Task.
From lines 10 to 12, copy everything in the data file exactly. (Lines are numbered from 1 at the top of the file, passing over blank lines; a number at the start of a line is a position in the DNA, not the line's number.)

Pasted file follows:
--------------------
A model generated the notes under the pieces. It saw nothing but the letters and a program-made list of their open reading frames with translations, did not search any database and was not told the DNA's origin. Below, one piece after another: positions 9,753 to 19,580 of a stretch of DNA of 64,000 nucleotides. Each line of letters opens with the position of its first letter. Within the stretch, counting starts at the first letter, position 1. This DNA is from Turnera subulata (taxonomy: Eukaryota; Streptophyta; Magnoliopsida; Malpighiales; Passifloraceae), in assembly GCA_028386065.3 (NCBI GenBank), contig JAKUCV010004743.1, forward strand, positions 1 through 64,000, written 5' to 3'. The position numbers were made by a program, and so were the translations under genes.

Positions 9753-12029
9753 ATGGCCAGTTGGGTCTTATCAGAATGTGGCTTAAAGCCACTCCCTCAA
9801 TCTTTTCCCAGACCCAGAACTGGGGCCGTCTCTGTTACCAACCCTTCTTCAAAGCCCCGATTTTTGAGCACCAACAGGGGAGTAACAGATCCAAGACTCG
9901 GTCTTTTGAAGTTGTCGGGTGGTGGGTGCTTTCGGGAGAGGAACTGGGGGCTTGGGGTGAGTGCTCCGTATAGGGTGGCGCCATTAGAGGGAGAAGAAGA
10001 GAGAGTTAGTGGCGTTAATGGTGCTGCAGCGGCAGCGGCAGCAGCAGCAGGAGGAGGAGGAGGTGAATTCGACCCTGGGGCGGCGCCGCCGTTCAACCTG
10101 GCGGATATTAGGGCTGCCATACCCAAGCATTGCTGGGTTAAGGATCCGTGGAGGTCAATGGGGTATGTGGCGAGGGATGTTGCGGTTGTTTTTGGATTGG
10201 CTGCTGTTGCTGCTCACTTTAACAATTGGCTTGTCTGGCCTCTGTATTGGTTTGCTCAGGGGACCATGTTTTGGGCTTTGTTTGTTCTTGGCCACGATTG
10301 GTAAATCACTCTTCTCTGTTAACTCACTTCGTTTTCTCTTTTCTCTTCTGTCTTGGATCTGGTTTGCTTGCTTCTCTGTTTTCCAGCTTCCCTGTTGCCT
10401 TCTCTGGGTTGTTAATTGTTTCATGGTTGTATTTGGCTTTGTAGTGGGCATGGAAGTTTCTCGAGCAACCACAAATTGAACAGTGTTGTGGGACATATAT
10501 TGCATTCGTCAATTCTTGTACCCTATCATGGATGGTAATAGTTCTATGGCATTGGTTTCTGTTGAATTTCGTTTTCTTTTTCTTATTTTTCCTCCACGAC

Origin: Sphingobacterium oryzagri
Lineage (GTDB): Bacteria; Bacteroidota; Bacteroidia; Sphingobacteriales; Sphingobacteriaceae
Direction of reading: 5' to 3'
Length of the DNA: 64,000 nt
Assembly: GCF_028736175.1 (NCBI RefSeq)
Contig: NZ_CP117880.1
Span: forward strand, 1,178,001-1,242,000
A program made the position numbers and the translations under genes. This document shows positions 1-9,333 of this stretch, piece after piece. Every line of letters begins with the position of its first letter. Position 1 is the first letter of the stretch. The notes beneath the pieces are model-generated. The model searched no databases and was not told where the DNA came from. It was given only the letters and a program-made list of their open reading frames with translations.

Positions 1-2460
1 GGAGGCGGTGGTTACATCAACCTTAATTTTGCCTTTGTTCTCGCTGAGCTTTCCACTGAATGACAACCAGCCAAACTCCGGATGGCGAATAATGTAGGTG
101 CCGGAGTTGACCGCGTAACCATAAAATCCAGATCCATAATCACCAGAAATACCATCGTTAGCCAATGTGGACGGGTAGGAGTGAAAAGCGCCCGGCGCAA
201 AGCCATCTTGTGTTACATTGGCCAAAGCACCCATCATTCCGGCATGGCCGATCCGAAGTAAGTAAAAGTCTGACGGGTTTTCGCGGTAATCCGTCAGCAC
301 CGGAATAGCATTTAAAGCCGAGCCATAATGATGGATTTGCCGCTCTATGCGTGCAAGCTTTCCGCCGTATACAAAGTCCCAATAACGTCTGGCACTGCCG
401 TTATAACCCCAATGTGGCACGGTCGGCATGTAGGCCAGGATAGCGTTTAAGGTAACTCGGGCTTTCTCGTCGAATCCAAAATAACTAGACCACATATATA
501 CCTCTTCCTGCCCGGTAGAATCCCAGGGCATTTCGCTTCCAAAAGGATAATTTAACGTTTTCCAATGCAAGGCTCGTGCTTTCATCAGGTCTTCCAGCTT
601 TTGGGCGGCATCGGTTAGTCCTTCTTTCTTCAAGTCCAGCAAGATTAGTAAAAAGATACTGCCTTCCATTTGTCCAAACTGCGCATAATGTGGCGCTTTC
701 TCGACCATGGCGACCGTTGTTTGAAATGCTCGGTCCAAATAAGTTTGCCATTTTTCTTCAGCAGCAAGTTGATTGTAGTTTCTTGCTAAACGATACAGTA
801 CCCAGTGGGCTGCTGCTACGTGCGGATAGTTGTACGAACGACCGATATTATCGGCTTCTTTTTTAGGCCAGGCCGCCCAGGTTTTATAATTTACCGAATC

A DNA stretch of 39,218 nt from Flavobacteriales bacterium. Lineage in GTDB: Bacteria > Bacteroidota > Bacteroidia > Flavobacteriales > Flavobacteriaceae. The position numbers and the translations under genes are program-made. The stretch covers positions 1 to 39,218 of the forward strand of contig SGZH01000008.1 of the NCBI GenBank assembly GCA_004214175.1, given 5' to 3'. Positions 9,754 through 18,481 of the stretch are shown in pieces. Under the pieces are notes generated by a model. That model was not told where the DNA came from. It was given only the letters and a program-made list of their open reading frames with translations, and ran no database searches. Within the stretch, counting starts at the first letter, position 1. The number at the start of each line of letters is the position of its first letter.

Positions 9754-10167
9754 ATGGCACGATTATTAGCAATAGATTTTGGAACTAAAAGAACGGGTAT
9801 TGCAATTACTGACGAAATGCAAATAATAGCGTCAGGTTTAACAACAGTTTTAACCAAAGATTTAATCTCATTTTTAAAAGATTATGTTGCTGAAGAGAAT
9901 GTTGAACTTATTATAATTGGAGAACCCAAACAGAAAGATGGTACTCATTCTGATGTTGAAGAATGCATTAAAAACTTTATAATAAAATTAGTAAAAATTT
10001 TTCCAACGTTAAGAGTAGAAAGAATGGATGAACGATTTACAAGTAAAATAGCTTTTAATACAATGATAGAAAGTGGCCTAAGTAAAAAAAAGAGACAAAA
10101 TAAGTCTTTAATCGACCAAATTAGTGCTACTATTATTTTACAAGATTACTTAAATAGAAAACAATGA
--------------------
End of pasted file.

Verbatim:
10401 TCTCTGGGTTGTTAATTGTTTCATGGTTGTATTTGGCTTTGTAGTGGGCATGGAAGTTTCTCGAGCAACCACAAATTGAACAGTGTTGTGGGACATATAT
10501 TGCATTCGTCAATTCTTGTACCCTATCATGGATGGTAATAGTTCTATGGCATTGGTTTCTGTTGAATTTCGTTTTCTTTTTCTTATTTTTCCTCCACGAC

Origin: Sphingobacterium oryzagri